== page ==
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Language, Identity and Urban Space

The Language Use of Latin American Migrants


Tabea Salzmann

Migration as a process has achieved increasing attention in the context of nation-states and globalisation. In linguistics the field of language contact is particularly associated with this phenomenon. This book investigates the connection between language usage, migration, space, in particular urban space, and the constitution of cultural identity. Two corpora of Andean migrants’ Spanish conversations in Lima and in Madrid are analysed. The resulting comparative analysis provides the material for considerations on language contact, code copying, discourse strategies etc. Throughout the book a new theoretical approach based on linguistic ecology is used. It includes the concept of a general expanded feature pool, which is the basis for language use and identity constitution for migrants.
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3. Lima


3.1 The Meso Level: Society, Socio-Historic Setting and Identity

The macro level with its socio-historical aspects is an always present influence in both the meso and the micro level. Its implications on the micro level of linguistic interaction can only be understood by taking into account the factors that set the specific macro and meso levels apart. To understand the socio-historical settings of the migrants analysed on the micro level who form the basis of this investigation, we have to take a closer look at the societies they form a part of: Lima and Madrid. The first space considered more closely here will be Lima as a potential “first” destination of migrants moving from more rural parts of the Andes to national urban centres.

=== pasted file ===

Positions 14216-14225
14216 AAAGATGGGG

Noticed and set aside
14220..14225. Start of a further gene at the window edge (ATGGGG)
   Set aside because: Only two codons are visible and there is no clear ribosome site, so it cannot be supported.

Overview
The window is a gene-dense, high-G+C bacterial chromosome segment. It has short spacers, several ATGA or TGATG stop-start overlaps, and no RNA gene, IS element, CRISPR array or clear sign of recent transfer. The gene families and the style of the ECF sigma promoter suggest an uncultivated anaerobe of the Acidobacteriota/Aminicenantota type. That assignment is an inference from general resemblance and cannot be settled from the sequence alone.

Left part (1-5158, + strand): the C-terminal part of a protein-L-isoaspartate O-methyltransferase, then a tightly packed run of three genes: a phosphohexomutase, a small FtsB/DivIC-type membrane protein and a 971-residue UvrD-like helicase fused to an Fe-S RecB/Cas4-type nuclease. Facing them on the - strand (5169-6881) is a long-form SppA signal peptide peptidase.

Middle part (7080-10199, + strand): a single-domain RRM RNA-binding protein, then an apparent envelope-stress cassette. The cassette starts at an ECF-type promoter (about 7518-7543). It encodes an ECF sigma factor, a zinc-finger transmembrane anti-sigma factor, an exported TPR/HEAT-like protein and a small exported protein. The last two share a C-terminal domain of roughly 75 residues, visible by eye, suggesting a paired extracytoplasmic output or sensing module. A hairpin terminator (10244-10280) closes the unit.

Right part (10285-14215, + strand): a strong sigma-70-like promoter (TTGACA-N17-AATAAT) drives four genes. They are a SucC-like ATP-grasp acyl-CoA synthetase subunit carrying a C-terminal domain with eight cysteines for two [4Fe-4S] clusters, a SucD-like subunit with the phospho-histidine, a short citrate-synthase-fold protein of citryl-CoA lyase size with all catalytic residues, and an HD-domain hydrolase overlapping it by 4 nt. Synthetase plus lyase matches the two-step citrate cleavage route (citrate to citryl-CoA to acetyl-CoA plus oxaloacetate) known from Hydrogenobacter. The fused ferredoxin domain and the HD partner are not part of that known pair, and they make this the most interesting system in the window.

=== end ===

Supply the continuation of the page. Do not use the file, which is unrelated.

What kind of identity and mentality do these migrants possess and how does their current location, Lima, relate to their regions of origin? The latter is of major interest, because the historically developed relationship between Lima and the provinces is an essential factor in the constitution of their cultural identity. The situation is complex and demands intense discussion. Let me begin with a rough outline of socio-historical developments in an attempt to explain the strong centralisation of the country and the role of rural urban migration in the capital Lima, representative for Peru in general. These factors will lead us to the question of cultural identity.

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